Dave and Me 

The sweet sorrow of saying farewell to David Letterman

When we were young (Well, maybe younger): Yes, that's me (right) 35 years ago on The David Letterman Show.

When we were young (Well, maybe younger): Yes, that's me (right) 35 years ago on The David Letterman Show.

It was June 26, 1980, and a nasty blanket of mugginess draped New York City. I remember almost everything about that day, including how by noon, I had embarrassed myself in front of a live, nationally televised audience. To borrow from Bob Dylan: "I was so much older then; I'm younger than that now."

Some friends and I were standing outside 30 Rockefeller Plaza in midtown Manhattan 35 years ago, when a production assistant from NBC approached us, asking if we would participate in a survey. We said sure, and after some silly Q&A, the network employee turned to me and said, "You should be on the show today."

"The David Letterman Show," she said, which was about to air live on NBC.

In the early '80s, Letterman was still cutting his gap-filled teeth on comedy, and some network clowns thought it might be clever to tuck the comic's biting satire among daytime TV soap operas and game shows. The Letterman Show was a critical success, even winning an Emmy Award, but it was canceled in less than 12 months. A couple of years later, Johnny Carson hired Letterman to host a late-night slot, following The Tonight Show, and the rest is history.

The 1980 Letterman was pretty much the man you see today, with his particular comic disdain for convention and showbiz phoniness. His early show had some bits he repeated in all of his programs: small-town news, stupid pet tricks and dragging an odd collection of backstage staff in front the cameras, much to their fear and viewers' delight. As for my June 1980 appearance on Letterman's show, I was rooked into participating in a skit about some bad advice from Dear Abby's lesser-known sister, played by comic actress Edie McClurg (among her hundreds of roles, she played the school secretary in Ferris Bueller's Day Off). Suffice to say, I was wickedly nervous and the only thing preventing an enormous rack of studio lights from setting me on fire was my record-setting sweating had completely soaked my clothes. But I got to go backstage and meet Dave, his guests and the show's staff and when it was over, my friends and I had a good laugh.

Coincidentally, one of my friend's relatives owned a VCR, a new invention at the time, so I do have a video tape of my time with Dave, but it rarely sees the light of day.

Through the decades, I've attended more than two dozen tapings of Letterman in its different incarnations: NBC's Late Night with David Letterman, which ran from 1982-1993, and CBS's The Late Show with David Letterman, which will end its 22-year run on May 20. Tickets to the broadcasts were always free but difficult to secure, because Letterman was always the best show in town. Letterman's house band has always been phenomenal and while television audiences only hear a few seconds of the band's music before and after commercial breaks, studio audience were always treated to full performances from the best musicians around. When legends like Springsteen, Miles Davis or James Brown took the stage, it was magical, and I have splendid memories of being there for those broadcasts.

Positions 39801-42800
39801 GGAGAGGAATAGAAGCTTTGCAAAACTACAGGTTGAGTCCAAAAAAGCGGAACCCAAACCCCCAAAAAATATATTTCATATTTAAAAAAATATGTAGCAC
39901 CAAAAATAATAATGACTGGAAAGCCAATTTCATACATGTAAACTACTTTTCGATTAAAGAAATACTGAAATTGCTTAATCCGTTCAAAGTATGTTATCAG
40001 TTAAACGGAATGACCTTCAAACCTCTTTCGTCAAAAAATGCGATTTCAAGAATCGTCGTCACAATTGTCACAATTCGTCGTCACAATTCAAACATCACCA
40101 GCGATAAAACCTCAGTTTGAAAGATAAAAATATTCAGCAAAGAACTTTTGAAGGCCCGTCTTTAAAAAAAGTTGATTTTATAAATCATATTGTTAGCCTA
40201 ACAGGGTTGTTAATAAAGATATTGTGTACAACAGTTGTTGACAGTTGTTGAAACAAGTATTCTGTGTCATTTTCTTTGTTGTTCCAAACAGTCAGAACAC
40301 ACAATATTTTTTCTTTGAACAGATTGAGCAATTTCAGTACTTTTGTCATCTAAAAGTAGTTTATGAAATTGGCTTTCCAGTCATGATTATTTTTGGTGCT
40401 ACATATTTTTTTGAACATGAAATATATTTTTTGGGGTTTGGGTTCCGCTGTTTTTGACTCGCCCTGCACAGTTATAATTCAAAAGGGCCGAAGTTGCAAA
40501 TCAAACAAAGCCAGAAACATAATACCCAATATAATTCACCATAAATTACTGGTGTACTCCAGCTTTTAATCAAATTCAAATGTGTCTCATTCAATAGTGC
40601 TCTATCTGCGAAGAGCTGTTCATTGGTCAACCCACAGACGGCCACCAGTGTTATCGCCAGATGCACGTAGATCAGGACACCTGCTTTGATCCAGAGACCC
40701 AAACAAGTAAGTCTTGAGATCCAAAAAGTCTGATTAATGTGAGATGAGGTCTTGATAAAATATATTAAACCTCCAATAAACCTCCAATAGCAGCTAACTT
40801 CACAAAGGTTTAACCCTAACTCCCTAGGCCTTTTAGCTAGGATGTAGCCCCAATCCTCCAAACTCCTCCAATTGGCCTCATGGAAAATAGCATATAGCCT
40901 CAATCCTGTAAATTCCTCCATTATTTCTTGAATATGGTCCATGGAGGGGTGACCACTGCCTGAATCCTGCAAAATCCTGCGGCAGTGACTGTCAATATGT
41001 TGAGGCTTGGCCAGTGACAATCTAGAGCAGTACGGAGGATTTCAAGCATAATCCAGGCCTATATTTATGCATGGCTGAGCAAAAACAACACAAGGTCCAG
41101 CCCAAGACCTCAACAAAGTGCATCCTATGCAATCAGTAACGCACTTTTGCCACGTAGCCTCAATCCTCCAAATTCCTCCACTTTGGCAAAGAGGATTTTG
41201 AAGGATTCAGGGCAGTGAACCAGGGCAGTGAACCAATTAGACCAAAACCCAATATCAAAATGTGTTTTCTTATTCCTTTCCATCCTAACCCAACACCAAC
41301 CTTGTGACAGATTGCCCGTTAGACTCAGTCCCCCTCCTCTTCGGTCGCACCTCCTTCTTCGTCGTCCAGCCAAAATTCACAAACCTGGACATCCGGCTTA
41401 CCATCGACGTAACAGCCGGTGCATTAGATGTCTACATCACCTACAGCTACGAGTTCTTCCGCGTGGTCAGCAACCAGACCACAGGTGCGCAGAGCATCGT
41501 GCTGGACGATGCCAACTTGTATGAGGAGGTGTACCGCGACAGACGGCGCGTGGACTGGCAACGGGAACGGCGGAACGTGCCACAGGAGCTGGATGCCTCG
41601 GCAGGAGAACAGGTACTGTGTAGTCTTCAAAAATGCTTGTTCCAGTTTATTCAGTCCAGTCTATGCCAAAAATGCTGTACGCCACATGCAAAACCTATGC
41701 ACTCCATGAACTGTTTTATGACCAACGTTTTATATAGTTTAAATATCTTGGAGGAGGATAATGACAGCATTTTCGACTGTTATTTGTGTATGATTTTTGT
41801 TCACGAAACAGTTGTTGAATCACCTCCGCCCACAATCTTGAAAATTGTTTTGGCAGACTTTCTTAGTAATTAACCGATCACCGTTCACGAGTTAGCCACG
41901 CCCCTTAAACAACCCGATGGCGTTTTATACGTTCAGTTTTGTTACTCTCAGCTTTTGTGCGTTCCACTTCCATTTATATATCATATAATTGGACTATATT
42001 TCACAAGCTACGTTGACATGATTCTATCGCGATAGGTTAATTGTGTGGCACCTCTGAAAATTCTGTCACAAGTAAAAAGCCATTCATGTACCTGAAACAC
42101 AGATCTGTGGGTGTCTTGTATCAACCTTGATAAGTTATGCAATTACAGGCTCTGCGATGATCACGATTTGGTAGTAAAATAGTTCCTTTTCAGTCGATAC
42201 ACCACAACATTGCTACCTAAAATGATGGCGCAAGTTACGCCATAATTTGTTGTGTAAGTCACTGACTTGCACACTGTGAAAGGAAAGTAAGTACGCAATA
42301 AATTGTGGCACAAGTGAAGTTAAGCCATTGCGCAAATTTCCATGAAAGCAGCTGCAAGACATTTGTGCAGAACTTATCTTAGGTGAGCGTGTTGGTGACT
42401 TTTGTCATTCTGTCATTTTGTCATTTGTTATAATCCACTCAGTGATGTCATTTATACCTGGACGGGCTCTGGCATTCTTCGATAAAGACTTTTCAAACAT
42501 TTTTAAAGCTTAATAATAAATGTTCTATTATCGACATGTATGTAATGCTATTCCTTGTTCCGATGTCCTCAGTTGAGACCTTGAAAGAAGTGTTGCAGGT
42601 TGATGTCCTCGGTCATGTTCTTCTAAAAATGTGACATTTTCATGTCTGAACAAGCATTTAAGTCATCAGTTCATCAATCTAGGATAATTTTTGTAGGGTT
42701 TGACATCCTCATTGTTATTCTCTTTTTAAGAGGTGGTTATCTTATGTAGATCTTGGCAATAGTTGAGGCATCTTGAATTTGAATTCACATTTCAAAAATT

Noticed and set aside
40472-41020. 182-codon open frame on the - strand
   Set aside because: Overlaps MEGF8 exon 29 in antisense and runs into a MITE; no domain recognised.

Then there's Dave Letterman. The self-effacing man who is visibly uncomfortable with the idea of people paying attention to him is always the smartest guy in the room. He chastised political wannabes, called Rush Limbaugh "a bag of hot gas" to his face, and elevated the uncommon valor of men and women in uniform who had performed what they simply saw as common service to their country. We will never see the likes of Letterman again.

When Johnny Carson, appropriately called the King of Late Night, retired from The Tonight Show in 1992, he left an empty throne. Letterman steered clear of that vacated seat, in deference to the man who Letterman said was singularly responsible for his career. For me, and presumably millions of others, Letterman's absence from late night will be an even greater loss. Carved of a uniquely mid-American comedy ethic that gave us Bob and Ray, Carson and Will Rogers, Letterman had an exquisite understanding of life's tragic sense, which he routinely redressed as a silly celebration of the familiar: dogs, kids, love, music and the absurdity of what is popular.

Unfortunately, Letterman is leaving behind a late night landscape of sameness. Look at the two Jimmys, the James and the Seth (Fallon, Kimmel, Corden and Meyers, respectively) and you'll swear you've stumbled onto fraternity row. It's increasingly difficult to distinguish one from the other. Quesion: Which one re-enacts music videos? Answer: All of them. Just last month, Andres du Bouchet, a comedy writer for Conan O'Brien bit the show business hand that fed him by denouncing what he called "Prom King Comedy." His Twitter posts were later deleted, but the label stuck. I'm just old enough to tell myself it's time for me to say goodbye to late night. It's time.

I'll miss Dave terribly. For me, New York City, television and comedy—even at my own expense—will never be the same.

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